New England Journal of Medicine Traipses Into the Kitzmiller Decision (Part II)
On Thursday I posted Part I of my online response to Intelligent Judging -- Evolution in the Classroom and the Courtroom (by George C. Annas, New England Journal of Medicine Volume 354 (21):2277-2281 (May 25, 2006)). Today I post Part II of three total parts.
To reiterate, Mr. Annas praises Judge Jones' ruling as follows:
Judge Jones summarized the expert testimony in more than 25 pages, concluding that it demonstrated to him that intelligent design is "an interesting theological argument" but is not science for many reasons: it invokes a supernatural cause; it relies on the same flawed arguments as creationism; its attacks on evolution have been refuted by the scientific community; it has failed to gain acceptance in the scientific community; it has not generated any peer-reviewed publications; and it has not been the subject of testing or research.
I previously discussed whether ID requires the supernatural and whether ID uses the "Failed Arguments of Creationism." This section will discuss how ID has been treated by the scientific community, and whether the Kitzmiller ruling used accurate claims and relevant arguments in concluding that ID wasn't science.
 ID is refuted by the scientific community?
The evidence upon which Judge Jones relied to claim that ID has been "refuted by the scientific community" is also highly questionable: consider Ken Miller's false definition of irreducible complexity and the straw-man tests he gave that never refuted it. The phrase "refuted by the scientific community" is also condescending because many ID proponents are well-credentialed scientists employed by the same university science departments as Darwinists. To claim that the entire scientific community rejects and has "refuted" ID is to falsely imply that the scientific community includes no ID proponents. Michael Behe has also responded to the scientific claims.
 ID has failed to gain acceptance in the scientific community?
The central holding of the U.S. Supreme Court's decision in Daubert v. Merrell Dow Pharmaceuticals, 509 U.S. 579 (1993), was the rejection of the "Frye Rule" requiring "general acceptance" for admissibility of scientific evidence under the Federal Rules of Evidence (FRE):
Nothing in the text of this Rule establishes "general acceptance" as an absolute prerequisite to admissibility. Nor does respondent present any clear indication that Rule 702 or the Rules as a whole were intended to incorporate a "general acceptance" standard. The drafting history makes no mention of Frye, and a rigid "general acceptance" requirement would be at odds with the "liberal thrust" of the Federal Rules and their "general approach of relaxing the traditional barriers to 'opinion' testimony. The Rules were designed to depend primarily upon lawyer-adversaries and sensible triers of fact to evaluate conflicts. Given the Rules' permissive backdrop and their inclusion of a specific rule on expert testimony that does not mention "general acceptance," the assertion that the Rules somehow assimilated Frye is unconvincing. Frye made "general acceptance" the exclusive test for admitting expert scientific testimony. That austere standard, absent from, and incompatible with, the Federal Rules of Evidence, should not be applied in federal trials. (Daubert at 588-589, internal citations and quotations omitted for ease of reading)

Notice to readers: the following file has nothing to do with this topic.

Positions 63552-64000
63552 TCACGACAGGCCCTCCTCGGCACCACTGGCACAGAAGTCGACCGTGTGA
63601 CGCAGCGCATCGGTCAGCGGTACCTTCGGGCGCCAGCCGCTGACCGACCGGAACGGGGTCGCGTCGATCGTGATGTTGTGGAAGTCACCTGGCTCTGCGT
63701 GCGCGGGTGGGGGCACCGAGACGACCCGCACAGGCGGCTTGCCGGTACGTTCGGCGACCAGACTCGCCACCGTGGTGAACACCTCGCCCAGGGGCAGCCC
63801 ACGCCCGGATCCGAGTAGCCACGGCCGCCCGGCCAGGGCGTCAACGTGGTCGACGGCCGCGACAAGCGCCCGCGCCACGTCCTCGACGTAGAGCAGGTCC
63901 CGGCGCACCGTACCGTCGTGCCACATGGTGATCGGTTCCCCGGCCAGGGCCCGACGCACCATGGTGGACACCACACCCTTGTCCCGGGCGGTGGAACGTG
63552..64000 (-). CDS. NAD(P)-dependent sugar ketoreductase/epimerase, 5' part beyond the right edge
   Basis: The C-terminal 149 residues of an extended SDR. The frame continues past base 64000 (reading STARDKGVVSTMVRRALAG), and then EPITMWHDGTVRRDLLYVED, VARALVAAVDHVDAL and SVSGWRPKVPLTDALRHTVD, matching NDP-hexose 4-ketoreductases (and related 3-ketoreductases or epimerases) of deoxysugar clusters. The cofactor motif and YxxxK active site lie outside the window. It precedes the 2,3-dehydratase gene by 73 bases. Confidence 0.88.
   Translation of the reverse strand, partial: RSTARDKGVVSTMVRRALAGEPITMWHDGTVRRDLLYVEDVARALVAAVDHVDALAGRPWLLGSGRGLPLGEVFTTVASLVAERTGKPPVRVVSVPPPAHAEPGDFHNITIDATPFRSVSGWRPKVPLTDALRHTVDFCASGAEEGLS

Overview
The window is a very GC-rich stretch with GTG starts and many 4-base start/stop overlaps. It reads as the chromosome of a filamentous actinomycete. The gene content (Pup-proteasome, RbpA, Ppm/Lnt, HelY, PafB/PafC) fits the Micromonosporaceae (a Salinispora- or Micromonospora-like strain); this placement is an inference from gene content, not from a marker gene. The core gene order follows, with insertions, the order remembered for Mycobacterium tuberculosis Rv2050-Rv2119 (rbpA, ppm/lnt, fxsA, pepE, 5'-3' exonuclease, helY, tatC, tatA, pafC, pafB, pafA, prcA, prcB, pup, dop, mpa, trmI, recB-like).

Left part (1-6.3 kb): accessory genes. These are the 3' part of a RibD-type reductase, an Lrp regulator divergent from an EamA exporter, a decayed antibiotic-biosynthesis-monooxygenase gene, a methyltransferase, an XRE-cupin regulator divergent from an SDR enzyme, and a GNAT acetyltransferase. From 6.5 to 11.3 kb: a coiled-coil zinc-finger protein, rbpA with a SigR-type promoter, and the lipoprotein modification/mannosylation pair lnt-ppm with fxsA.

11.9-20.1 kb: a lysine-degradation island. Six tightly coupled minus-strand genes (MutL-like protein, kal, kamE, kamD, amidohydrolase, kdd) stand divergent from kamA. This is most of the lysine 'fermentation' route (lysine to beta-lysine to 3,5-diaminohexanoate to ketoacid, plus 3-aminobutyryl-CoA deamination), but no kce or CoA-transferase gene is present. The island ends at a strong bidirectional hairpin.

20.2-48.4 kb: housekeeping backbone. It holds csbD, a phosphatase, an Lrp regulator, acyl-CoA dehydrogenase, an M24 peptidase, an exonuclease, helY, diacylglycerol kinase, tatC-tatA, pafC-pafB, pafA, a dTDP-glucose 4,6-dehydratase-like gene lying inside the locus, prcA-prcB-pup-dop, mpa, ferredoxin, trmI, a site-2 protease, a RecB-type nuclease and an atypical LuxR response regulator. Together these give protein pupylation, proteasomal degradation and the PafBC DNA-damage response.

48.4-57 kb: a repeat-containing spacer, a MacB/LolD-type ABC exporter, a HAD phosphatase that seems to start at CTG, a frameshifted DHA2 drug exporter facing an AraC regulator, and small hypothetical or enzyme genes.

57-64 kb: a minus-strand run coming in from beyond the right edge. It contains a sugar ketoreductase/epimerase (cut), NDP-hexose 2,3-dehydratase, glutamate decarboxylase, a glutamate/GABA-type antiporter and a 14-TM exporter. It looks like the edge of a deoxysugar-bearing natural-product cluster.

The Court did note that "general acceptance" can be used as one factor to consider in a determination of whether something is admissible as scientific evidence under the FRE, but it is not the dispositive factor. (Of course the Kitzmiller case was not dealing with questions of admissibility under the FRE, but it is relevant to note that the even the Supreme Court has nonetheless observed, in conjunction with rulings about the FRE, that something can be legitimate science even if it doesn't enjoy widespread acceptance.)
Since when does general acceptance determine if an idea is science? As Stephen Jay Gould co-wrote to the U.S. Supreme Court in the Daubert case, unpublished or minority viewpoints should not be excluded from being science because that would stifle scientific progress:
Judgments based on scientific evidence, whether made in a laboratory or a courtroom, are undermined by a categorical refusal even to consider research or views that contradict someone's notion of the prevailing "consensus" of scientific opinion. . . . Automatically rejecting dissenting views that challenge the conventional wisdom is a dangerous fallacy, for almost every generally accepted view was once deemed eccentric or heretical. Perpetuating the reign of a supposed scientific orthodoxy in this way, whether in a research laboratory or in a courtroom, is profoundly inimical to the search for truth. A categorical refusal even to examine and consider scientific evidence that conflicts with some ill-defined notion of majority opinion is a recipe for error in any forum. . . . The quality of a scientific approach or opinion depends on the strength of its factual premises and on the depth and consistency of its reasoning, not on its appearance in a particular journal or on its popularity among other scientists.